Did you enter your OCD recovery program with boots on the ground? If you knew your loved one in the military didn’t go into combat yelling “BOOYAH” and instead was pleading, “No please…” you’d question his or her readiness. Can you afford to have OCD question your readiness?
The moment your eyes open—your feet hit the floor, you are in COMBAT. YOU NEED TO HIT THE FLOOR RUNNING. Resist compulsions and stick to the plan. Feelings don’t matter in combat. Second guessing your mission won’t save your life.
To help you remember BOOTS on the GROUND put a pair of old unused boots near your bed. Look at them when you wake up and remember you’re entering a combat zone. Until you master the skill of resisting compulsions, you’re in the fight of your life.
Drills develop skills. You’ll get good at whatever you practice. You can’t build skills on the run. Stay and fight.
Don’t: Forget Everything [you’ve learned] And Run!
#6 You didn’t surrender during the combat.
Resisting compulsions is not the traditional combat zone. Your combat is different. For you to outwit and outplay OCD, you need to proudly fly a white flag that reveals you’re surrendering.
Whatever OCD says might happen if you resist a compulsion, nod your head and agree. “Yes, maybe that is so. Time will tell. Whatever happens, happens. I will deal with it. It will be horrible, but I will handle it.”
After all, this ain’t your first rodeo. You’ve been through plenty of real-life situations. And you probably dealt with them better than most.
You’re really good in an actual crisis. It’s the things in your imagination that creep you out. But when push comes to shove, you’re the one who holds your head above water while others are drowning.
YOU ‘RE SO FREAKIN’ STRONG! BOOYAH!
Do: Face Everything And Rise!
The Top 8 Reasons Why Resisting Compulsive Behavior Can Backfire
#7 Did you stay in the moment?
OCD is the most significant force you will ever be up against. It knows what you fear. It will work very hard to keep you from ever having to feel that fear. OCD is not your enemy. It’s trying to protect you from feeling afraid.
Just because you’re afraid doesn’t mean something is wrong. But, OCD doesn’t know this! Just because you’re startled or anxious—it doesn’t mean stop.
If it’s not happening, now…it’s not happening. Stay in the moment. Live one moment to the next. OCD has no clue what this means. Do you?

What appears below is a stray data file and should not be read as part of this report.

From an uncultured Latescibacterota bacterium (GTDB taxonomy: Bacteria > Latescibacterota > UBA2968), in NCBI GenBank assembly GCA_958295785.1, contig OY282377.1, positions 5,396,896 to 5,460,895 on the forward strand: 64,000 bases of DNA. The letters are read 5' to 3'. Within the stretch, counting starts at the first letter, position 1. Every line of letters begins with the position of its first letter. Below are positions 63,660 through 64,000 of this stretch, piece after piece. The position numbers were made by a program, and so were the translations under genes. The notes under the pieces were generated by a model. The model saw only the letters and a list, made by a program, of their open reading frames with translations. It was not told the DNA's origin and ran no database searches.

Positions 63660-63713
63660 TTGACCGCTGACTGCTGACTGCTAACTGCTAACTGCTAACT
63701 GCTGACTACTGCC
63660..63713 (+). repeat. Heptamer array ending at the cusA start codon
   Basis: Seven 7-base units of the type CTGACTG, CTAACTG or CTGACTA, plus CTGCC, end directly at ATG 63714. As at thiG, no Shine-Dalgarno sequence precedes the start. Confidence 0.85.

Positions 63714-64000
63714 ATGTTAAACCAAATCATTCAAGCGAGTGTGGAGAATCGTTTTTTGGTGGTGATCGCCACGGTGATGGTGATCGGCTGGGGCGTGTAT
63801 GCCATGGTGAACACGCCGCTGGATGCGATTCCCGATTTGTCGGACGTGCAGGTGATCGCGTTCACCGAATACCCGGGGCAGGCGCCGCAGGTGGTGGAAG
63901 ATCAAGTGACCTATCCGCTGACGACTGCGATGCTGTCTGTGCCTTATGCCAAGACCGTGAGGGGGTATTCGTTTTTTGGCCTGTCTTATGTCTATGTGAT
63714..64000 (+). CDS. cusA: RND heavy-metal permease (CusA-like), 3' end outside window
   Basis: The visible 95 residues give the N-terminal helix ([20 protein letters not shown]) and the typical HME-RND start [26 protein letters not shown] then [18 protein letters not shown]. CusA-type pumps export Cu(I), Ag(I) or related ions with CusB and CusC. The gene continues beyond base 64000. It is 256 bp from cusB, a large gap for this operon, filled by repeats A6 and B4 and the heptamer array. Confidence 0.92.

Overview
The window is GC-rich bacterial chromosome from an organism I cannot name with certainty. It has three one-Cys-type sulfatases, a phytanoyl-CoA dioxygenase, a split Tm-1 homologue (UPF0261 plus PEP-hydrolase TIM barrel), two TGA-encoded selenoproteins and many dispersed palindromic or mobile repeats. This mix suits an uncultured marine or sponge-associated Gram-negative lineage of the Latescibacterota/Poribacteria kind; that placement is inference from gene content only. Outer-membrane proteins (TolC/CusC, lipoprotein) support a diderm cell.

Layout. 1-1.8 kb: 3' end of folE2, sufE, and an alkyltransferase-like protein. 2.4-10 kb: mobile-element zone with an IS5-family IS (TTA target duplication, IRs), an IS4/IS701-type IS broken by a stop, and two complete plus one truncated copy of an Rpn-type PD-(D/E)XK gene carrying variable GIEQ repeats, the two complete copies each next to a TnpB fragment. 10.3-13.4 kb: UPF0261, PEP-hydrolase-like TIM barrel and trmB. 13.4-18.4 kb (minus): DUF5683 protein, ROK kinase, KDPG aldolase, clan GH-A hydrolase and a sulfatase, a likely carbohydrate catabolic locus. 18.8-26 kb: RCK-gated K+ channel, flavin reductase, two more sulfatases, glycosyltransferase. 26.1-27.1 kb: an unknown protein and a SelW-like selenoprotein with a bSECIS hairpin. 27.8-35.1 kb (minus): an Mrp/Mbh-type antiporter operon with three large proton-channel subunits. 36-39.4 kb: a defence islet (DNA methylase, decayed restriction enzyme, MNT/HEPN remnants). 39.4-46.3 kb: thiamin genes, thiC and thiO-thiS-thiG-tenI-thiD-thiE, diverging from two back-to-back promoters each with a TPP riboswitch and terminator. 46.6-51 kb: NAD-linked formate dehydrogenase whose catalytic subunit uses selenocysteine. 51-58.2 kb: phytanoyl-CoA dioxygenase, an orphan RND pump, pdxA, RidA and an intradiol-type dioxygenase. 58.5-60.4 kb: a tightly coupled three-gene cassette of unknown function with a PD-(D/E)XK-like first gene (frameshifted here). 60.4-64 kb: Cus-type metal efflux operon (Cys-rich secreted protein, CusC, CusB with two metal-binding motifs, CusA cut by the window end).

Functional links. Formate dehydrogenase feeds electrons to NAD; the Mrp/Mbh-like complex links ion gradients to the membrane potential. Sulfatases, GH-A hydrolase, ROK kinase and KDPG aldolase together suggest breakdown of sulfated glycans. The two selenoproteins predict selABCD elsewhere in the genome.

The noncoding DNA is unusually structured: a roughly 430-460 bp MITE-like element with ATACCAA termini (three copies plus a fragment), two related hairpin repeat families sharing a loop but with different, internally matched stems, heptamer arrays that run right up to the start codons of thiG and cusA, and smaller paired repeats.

“In this moment, right here, right now I’m pretty okay.”
Did you: Forget Everything’s [Actually] All Right?
Contemplate this truth until you understand it clearly: OCD doesn’t get the meaning of anxiety or weird thoughts. It can’t differentiate reality from imagination. You can’t count on OCD to lead the way.
#8 Did you give up too soon?
When things go wrong, as they sometimes will When the road you’re trodding seems all uphill When care is pressing you down a bit Rest if you must, but don’t you quit Oh, no, don’t you quit Whoa, no
Success is failure turned inside out The silver tint on the clouds of doubt But you never can tell how close you are It may be near when it seems so far, ooh Gotta stick to the fight when you’re hardest hit And when things go wrong, oh, you must not quit Oh, no, don’t you quit
You got to stick to the fight When you’re hardest hit And when things go wrong No, oh, no, don’t you quit
Don’t give up the fight Don’t give up You better not give up the fight Don’t give up Oh, no, no ~Caron Wheeler “Don’t Quit”
No Matter What, Stick To It
It takes a lot of patience, intention, and mindfulness. Arm yourself with inspirational stories of people who persevered and carried on even in the face of difficulty or adversity.
Think of all the famous stories we know about people who had stick-to-it-ness. Your story is no different.
Even after failing to land a role and being called too ugly, most Academy Award nominations, Meryl Streep never gave up on acting.
Steven Spielberg was rejected by the USA film school three times.
After his first performance, Elvis Presley was told, “You ought to go back to driving a truck.”
Dr. Seuss was turned down by over 25 different publishers.
At age 30, Steve Jobs was fired from the company he founded.
Ludwig Van Beethoven’s music teacher said he was hopeless.
Oprah Winfrey was told she “wasn’t fit for television.”
The Day You Quit Is The Day You Were Going to Win!
Thomas Edison’s teacher told him he couldn’t learn anything.
Colonel Sanders became a world-known figure by marketing his “fingerlickin’ good” Kentucky Fried Chicken (KFC). His recipe was rejected over 1,000 times before it was given a chance.
Before winning six NBA championships and receiving five Most Valuable Player awards, Michael Jordan was cut from his high school basketball team.
The Beatles were rejected by a recording studio that said, “They have no future in show business.”
And Albert Einstein’s parents and teachers said he would never amount to much.
The secret ingredient all of the above people had is stick-to-it-ness. This ingredient is available to you too.
Contemplate this truth: A setback is a setup for a breakthrough.
Yes, Face Everything And Rejoice!
Today’s Best Advice On How to Resist Compulsions: